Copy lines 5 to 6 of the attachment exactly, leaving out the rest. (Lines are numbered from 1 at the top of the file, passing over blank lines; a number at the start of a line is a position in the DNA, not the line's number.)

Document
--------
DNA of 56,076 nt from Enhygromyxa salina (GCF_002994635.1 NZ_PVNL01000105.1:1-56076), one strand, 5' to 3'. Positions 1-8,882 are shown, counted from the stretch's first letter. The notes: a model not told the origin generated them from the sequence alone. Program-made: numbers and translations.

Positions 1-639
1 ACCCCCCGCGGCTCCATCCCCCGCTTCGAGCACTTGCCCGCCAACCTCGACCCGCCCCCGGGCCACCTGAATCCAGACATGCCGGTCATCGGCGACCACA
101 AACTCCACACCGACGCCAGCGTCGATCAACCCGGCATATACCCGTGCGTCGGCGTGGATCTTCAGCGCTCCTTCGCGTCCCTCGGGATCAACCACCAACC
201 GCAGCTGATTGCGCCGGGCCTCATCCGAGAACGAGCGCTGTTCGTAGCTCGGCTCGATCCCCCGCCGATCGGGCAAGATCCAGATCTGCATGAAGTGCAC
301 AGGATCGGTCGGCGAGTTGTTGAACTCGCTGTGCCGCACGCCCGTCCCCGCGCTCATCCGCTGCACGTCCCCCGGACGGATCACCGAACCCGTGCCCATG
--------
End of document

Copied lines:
201 GCAGCTGATTGCGCCGGGCCTCATCCGAGAACGAGCGCTGTTCGTAGCTCGGCTCGATCCCCCGCCGATCGGGCAAGATCCAGATCTGCATGAAGTGCAC
301 AGGATCGGTCGGCGAGTTGTTGAACTCGCTGTGCCGCACGCCCGTCCCCGCGCTCATCCGCTGCACGTCCCCCGGACGGATCACCGAACCCGTGCCCATG